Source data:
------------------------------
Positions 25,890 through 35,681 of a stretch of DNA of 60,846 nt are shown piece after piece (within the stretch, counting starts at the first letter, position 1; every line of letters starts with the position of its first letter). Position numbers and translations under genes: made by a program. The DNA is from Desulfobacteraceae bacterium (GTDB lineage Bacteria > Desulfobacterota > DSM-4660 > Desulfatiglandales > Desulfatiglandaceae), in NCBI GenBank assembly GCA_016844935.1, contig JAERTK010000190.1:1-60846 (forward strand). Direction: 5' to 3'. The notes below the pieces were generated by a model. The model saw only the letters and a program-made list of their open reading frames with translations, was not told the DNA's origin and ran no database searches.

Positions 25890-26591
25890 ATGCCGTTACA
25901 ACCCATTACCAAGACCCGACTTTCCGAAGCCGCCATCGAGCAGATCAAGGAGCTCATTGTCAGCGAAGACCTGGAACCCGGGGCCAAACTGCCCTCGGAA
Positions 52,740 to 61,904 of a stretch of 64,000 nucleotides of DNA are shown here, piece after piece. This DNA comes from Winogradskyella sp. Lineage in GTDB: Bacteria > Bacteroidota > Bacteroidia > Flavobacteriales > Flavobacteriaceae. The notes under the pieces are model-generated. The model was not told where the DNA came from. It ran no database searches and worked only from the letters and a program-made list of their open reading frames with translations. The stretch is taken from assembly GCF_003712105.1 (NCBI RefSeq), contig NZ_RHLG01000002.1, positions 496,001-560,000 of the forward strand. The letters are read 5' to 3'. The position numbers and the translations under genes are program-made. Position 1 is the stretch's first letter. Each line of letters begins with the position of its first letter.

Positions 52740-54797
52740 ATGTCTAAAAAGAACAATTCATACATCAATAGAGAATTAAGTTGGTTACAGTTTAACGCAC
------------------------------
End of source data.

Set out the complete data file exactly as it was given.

Positions 25,890 through 35,681 of a stretch of DNA of 60,846 nt are shown piece after piece (within the stretch, counting starts at the first letter, position 1; every line of letters starts with the position of its first letter). Position numbers and translations under genes: made by a program. The DNA is from Desulfobacteraceae bacterium (GTDB lineage Bacteria > Desulfobacterota > DSM-4660 > Desulfatiglandales > Desulfatiglandaceae), in NCBI GenBank assembly GCA_016844935.1, contig JAERTK010000190.1:1-60846 (forward strand). Direction: 5' to 3'. The notes below the pieces were generated by a model. The model saw only the letters and a program-made list of their open reading frames with translations, was not told the DNA's origin and ran no database searches.

Positions 25890-26591
25890 ATGCCGTTACA
25901 ACCCATTACCAAGACCCGACTTTCCGAAGCCGCCATCGAGCAGATCAAGGAGCTCATTGTCAGCGAAGACCTGGAACCCGGGGCCAAACTGCCCTCGGAA
Positions 52,740 to 61,904 of a stretch of 64,000 nucleotides of DNA are shown here, piece after piece. This DNA comes from Winogradskyella sp. Lineage in GTDB: Bacteria > Bacteroidota > Bacteroidia > Flavobacteriales > Flavobacteriaceae. The notes under the pieces are model-generated. The model was not told where the DNA came from. It ran no database searches and worked only from the letters and a program-made list of their open reading frames with translations. The stretch is taken from assembly GCF_003712105.1 (NCBI RefSeq), contig NZ_RHLG01000002.1, positions 496,001-560,000 of the forward strand. The letters are read 5' to 3'. The position numbers and the translations under genes are program-made. Position 1 is the stretch's first letter. Each line of letters begins with the position of its first letter.

Positions 52740-54797
52740 ATGTCTAAAAAGAACAATTCATACATCAATAGAGAATTAAGTTGGTTACAGTTTAACGCAC